In line with EU Commission Recommendation 2016/136 on the implementation of measures against tax treaty abuse, the agreement includes a principal purpose test-based general anti-avoidance rule in line with the OECD Multilateral Convention to Implement Tax Treaty-Related Measures to Prevent Base Erosion and Profit Shifting. It provides that benefits under the agreement should be withheld if it is reasonable to conclude, having regard to all relevant facts and circumstances, that obtaining that benefit was one of the principal purposes of any arrangement or transaction that resulted directly or indirectly in that benefit.
The agreement will enter into force when the two governments inform one another that the requisite constitutional procedures have taken place. Its provisions will have effect in both contracting states from the beginning of the following year. It will then remain in force until terminated. Either country may terminate the agreement by giving written notice of termination through diplomatic channels of at least six months no earlier than five years after the agreement enters into force. The agreement will cease to have effect from the beginning of the following calendar year.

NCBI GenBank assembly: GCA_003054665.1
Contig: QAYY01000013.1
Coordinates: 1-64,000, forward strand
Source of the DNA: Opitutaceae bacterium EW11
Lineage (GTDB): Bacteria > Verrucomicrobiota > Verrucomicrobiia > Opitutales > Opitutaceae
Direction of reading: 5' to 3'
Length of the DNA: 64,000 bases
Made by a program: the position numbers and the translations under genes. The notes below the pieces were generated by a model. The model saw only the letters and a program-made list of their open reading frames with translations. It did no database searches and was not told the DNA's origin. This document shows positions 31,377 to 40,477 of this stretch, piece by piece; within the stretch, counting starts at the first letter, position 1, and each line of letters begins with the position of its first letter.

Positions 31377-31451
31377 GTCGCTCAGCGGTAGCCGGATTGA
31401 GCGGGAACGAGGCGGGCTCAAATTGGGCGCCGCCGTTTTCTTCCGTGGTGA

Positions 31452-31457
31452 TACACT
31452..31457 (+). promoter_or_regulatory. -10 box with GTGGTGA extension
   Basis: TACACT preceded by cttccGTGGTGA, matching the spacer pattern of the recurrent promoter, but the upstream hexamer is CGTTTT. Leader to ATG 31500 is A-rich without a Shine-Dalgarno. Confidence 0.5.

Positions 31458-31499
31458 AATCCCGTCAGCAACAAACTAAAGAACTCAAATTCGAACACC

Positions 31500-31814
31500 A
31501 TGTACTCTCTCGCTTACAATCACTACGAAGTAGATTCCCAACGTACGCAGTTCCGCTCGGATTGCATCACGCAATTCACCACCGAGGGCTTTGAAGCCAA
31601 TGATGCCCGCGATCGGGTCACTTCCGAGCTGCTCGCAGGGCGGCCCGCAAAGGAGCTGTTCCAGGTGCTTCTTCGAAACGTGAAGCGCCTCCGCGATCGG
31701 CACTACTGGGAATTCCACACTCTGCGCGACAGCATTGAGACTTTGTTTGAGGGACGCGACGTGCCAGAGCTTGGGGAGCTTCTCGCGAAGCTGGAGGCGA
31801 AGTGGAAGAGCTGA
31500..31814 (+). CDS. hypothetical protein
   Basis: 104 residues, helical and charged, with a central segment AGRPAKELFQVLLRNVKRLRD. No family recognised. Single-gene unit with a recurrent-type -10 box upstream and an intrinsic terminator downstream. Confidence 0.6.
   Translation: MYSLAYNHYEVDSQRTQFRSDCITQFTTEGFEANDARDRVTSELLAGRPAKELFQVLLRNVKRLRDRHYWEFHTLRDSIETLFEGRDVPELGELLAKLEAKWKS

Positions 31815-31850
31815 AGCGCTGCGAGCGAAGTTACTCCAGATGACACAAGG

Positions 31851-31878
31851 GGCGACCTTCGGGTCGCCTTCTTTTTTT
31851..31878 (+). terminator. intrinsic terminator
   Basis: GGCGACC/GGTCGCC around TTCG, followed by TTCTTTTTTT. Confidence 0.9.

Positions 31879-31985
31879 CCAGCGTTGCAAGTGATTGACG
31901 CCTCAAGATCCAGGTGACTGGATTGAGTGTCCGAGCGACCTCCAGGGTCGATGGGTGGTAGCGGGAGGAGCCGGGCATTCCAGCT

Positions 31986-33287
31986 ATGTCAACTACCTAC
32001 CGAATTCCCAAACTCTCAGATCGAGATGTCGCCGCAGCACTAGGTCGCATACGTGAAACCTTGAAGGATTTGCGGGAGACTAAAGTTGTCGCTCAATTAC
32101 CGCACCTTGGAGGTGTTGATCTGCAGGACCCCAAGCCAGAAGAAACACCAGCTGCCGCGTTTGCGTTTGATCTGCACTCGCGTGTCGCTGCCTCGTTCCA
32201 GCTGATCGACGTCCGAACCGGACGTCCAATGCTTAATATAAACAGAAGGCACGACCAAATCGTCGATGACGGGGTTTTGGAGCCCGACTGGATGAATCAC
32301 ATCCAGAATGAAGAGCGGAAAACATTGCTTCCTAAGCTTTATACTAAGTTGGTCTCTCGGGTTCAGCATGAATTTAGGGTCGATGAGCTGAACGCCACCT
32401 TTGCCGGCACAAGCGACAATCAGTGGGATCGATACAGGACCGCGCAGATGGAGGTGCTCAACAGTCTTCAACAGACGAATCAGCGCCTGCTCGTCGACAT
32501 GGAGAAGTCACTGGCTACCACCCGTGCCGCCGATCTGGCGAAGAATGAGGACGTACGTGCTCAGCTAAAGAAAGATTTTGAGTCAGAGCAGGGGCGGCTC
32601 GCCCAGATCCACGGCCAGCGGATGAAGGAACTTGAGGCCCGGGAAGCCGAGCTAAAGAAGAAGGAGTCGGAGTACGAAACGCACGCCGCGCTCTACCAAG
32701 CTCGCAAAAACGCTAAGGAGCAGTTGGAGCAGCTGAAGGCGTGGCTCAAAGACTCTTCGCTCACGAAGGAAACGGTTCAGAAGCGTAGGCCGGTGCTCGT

The protocol to the agreement deals specifically with collective investment vehicles. It provides that a collective investment vehicle is a resident of a contracting state if it is liable to tax there by reason of its domicile, residence, place of management or any other similar criterion. A collective investment vehicle is also considered liable to tax if it is subject to the tax laws of the contracting state concerned, but is exempt from tax only if it meets all of the exemption requirements specified in its domestic tax laws. A collective investment vehicle is deemed to be the beneficial owner of any income it receives.
For further information on this topic please contact Philippos Aristotelous at Elias Neocleous & Co LLC by telephone (+357 25 110 110) or email (firstname.lastname@example.org). The Elias Neocleous & Co LLC website can be accessed at www.neo.law.
The materials contained on this website are for general information purposes only and are subject to the disclaimer.